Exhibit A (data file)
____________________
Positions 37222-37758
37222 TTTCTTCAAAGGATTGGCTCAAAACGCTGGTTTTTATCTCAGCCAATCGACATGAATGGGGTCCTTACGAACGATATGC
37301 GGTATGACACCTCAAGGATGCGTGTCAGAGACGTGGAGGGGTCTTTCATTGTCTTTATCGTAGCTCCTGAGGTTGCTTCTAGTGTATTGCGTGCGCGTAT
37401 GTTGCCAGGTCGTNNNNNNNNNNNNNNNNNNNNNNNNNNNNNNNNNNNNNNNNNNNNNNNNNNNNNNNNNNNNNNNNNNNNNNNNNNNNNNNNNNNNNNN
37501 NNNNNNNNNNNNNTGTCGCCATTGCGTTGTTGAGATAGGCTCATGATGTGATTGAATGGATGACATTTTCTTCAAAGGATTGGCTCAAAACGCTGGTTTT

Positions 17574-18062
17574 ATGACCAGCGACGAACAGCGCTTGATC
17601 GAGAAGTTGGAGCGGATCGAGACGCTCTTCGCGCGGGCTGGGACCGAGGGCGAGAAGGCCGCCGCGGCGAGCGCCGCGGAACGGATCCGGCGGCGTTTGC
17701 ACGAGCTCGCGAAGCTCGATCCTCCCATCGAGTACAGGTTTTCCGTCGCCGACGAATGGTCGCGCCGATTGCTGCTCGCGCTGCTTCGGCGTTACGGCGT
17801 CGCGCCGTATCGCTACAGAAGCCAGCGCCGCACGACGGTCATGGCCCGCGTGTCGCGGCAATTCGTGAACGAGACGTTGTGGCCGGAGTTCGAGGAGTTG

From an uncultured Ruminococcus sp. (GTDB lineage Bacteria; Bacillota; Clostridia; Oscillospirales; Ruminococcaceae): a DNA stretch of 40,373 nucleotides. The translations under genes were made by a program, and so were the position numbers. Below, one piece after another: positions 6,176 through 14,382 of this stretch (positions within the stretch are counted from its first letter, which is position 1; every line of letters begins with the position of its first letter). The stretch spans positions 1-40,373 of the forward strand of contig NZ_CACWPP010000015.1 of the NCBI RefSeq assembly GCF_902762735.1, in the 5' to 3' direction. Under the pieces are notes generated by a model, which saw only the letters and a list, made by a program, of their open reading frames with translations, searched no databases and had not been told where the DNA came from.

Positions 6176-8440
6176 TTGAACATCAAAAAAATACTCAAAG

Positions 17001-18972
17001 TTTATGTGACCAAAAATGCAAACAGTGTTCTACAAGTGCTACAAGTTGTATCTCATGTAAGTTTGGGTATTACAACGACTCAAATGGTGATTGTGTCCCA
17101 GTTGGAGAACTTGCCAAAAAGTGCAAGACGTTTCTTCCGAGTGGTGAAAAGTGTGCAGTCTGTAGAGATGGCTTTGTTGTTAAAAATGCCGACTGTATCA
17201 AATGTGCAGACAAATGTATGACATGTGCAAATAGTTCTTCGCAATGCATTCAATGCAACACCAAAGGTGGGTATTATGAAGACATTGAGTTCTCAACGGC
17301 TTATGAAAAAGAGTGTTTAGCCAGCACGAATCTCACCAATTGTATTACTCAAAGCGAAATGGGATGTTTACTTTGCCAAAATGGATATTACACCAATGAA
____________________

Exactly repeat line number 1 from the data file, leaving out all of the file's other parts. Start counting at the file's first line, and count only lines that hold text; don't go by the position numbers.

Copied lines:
Positions 37222-37758